Agathe: Once upon a time, in the hidden heart of France, a handsome young prince lived in a beautiful castle. Although he had everything his heart desired, the prince was selfish and unkind. He taxed the village to fill his castle with the most beautiful objects, and his parties with the most beautiful people. Then one night, an unexpected intruder arrived at the castle, seeking shelter from the bitter storm. As a gift, she offered the prince a single rose. Repulsed by her haggard appearance, the prince turned the woman away. But she warned him not to be deceived by appearances, for beauty is found within. When he dismissed her again, the old woman's outward appearance melted away to reveal a most beautiful enchantress. The prince begged her for forgiveness. But it was too late, for she had seen that there was no love in his heart. As punishment, she transformed him into a hideous beast, and placed a powerful spell on the castle and all who lived there. As days bled into years, the prince and his servants were forgotten by the world, for the enchantress had erased all memory of them from the minds of the people they loved. But the rose she had offered was truly an enchanted rose. If he could learn to love another and earn their love in return by the time the last petal fell, the spell would be broken. If not, he would be doomed to remain a beast for all time. As the years passed, he fell into despair and lost all hope. For who could ever learn to love a beast?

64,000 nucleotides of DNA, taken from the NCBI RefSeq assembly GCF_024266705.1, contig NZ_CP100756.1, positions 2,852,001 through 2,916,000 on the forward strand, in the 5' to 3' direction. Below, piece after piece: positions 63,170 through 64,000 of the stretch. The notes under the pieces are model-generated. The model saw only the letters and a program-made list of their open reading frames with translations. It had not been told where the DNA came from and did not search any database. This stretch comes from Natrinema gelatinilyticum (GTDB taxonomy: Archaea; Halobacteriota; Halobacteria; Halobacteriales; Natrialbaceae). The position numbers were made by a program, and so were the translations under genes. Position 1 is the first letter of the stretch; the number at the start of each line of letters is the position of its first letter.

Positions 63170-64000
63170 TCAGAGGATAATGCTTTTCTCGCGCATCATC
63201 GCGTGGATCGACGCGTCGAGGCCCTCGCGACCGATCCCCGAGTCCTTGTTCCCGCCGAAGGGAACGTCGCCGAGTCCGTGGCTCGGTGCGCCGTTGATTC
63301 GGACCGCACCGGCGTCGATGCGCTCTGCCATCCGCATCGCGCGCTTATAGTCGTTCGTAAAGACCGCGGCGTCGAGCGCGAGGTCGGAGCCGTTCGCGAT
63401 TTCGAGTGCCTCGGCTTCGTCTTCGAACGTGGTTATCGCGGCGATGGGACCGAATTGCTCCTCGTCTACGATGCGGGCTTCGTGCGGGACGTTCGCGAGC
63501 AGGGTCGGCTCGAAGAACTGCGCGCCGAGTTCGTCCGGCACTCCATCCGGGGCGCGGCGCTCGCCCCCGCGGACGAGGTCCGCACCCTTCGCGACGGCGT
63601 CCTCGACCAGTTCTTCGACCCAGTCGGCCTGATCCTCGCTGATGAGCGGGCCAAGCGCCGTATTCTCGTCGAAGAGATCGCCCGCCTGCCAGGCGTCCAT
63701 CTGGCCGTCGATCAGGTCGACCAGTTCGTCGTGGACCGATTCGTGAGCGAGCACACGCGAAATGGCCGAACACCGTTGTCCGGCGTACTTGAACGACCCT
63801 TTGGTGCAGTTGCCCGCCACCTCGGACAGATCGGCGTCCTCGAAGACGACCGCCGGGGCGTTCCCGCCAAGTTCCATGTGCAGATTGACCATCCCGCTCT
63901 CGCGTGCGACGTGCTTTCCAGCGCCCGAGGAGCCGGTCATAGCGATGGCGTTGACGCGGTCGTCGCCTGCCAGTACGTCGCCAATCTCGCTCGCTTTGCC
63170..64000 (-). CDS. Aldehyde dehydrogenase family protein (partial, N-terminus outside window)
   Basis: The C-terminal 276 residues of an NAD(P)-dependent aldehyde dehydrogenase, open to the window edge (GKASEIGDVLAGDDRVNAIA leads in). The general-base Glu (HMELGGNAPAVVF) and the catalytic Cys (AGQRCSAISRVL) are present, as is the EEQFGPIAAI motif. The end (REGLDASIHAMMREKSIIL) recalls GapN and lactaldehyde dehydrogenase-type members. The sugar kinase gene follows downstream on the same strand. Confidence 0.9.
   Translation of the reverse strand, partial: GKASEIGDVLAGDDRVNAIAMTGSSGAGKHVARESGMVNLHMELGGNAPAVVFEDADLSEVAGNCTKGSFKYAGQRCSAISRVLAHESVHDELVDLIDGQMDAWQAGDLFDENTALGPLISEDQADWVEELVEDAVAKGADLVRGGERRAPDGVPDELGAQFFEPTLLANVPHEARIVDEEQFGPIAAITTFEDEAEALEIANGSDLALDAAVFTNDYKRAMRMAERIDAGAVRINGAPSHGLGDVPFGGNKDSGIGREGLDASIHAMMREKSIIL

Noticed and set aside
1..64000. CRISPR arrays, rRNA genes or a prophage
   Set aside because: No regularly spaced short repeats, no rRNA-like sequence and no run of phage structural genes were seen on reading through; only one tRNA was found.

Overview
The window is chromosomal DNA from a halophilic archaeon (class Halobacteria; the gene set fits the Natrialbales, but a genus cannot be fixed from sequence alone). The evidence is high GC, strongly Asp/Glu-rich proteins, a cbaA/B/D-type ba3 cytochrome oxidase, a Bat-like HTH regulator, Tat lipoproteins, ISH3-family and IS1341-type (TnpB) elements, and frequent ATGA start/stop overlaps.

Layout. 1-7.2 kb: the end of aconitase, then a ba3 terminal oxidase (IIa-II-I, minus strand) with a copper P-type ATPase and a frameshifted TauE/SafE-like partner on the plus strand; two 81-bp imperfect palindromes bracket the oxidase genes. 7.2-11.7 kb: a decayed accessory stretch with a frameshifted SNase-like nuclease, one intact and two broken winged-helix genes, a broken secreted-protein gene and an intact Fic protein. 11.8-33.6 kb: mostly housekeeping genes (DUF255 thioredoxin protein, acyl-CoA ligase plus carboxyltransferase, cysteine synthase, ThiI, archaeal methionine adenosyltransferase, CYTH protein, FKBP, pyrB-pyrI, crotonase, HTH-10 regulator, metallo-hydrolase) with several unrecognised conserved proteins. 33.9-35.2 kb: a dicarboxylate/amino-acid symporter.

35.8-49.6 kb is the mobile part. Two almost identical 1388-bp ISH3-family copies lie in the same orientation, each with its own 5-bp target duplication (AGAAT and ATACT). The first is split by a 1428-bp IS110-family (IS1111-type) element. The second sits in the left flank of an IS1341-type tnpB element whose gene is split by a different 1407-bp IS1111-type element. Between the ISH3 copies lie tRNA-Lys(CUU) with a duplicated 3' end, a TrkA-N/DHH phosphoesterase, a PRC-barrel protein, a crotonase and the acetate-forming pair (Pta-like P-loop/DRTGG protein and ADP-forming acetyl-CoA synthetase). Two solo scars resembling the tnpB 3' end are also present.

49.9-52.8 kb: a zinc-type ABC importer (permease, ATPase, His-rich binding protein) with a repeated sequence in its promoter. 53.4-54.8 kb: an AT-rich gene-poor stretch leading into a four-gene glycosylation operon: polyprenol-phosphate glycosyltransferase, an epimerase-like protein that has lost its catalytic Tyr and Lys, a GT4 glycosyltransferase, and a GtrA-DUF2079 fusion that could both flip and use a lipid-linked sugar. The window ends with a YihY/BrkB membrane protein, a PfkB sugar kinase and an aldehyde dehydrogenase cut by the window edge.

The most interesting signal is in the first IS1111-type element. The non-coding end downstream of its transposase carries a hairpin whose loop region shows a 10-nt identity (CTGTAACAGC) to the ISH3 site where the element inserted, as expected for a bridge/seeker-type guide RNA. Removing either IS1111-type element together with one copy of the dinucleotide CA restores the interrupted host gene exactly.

[After hearing Dickinson bang on a desk.]
Benjamin Franklin: Please, Mr. Dickinson, but must you start banging? How is a man to sleep?
John Dickinson: Forgive me, Doctor Franklin, but must you start speaking? How is a man to stay awake?
John Dickinson: We'll promise to be quiet, sir. I'm sure everyone prefers that you remain asleep.
Benjamin Franklin: If I'm to hear myself called an Englishman, sir, I assure I prefer I'd remained asleep.
John Dickinson: What's so terrible about being called an Englishman? The English don't seem to mind.
Benjamin Franklin: Nor would I, were I given the full rights of an Englishman. But to call me one without those rights is like calling an ox a bull. He's thankful for the honor, but he'd much rather have restored what's rightfully his.
John Dickinson: When did you first notice they were missing, sir?
Gastornis bird chicks: When you drink water through your trunk, does it taste like boogers?
Ellie: Uh no... Well... Sometimes, Now let's move!
King Fergus: The ancients spoke of it. It is the heart of this fierce land. It is carried in the wind. Born of our legends and when we are put to the test, it is the one thing that we must always be.
Hannigan: Like me on Facebook.
Will Stacks: I don't like you in Harlem, why would I like you on Facebook?
Anya: [reading letter.] "I am sure he hurts the poor little kitten and when I cry, he just laughs at me. Yours sincerely, Miss Sarah Foster." You were quite right to bring this to our attention, Dooley. That little boy must not get a present.
Santa Claus: No present for him? Every child should get a present.
Anya: It's time to change the rules.
Santa Claus: You'll have folks saying that Santa Claus only rewards the good little boys and girls.
Anya: Isn't that as it should be?
Santa Claus: Alright. Dooley, make up a list of who is naughty and nice.
Dooley: Yes, sir.
Santa Claus: And be careful. I'll be checking it twice.
Luther Heggs: Calm? Do "murder" and "calm" go together? Calm and murder? Murder?